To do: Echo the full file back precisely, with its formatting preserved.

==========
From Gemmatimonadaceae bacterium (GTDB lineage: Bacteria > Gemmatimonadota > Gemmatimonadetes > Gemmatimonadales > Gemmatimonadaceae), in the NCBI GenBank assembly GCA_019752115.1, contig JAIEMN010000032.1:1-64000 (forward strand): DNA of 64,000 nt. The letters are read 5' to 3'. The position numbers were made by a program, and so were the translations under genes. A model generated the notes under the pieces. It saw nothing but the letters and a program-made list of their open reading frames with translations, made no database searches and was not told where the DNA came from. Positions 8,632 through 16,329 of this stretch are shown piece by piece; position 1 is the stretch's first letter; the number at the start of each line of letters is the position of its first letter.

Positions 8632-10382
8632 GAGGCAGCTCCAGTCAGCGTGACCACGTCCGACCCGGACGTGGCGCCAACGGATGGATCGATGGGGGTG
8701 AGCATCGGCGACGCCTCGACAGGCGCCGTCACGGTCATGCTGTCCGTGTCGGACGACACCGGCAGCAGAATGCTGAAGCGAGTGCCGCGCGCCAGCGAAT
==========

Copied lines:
From Gemmatimonadaceae bacterium (GTDB lineage: Bacteria > Gemmatimonadota > Gemmatimonadetes > Gemmatimonadales > Gemmatimonadaceae), in the NCBI GenBank assembly GCA_019752115.1, contig JAIEMN010000032.1:1-64000 (forward strand): DNA of 64,000 nt. The letters are read 5' to 3'. The position numbers were made by a program, and so were the translations under genes. A model generated the notes under the pieces. It saw nothing but the letters and a program-made list of their open reading frames with translations, made no database searches and was not told where the DNA came from. Positions 8,632 through 16,329 of this stretch are shown piece by piece; position 1 is the stretch's first letter; the number at the start of each line of letters is the position of its first letter.

Positions 8632-10382
8632 GAGGCAGCTCCAGTCAGCGTGACCACGTCCGACCCGGACGTGGCGCCAACGGATGGATCGATGGGGGTG
8701 AGCATCGGCGACGCCTCGACAGGCGCCGTCACGGTCATGCTGTCCGTGTCGGACGACACCGGCAGCAGAATGCTGAAGCGAGTGCCGCGCGCCAGCGAAT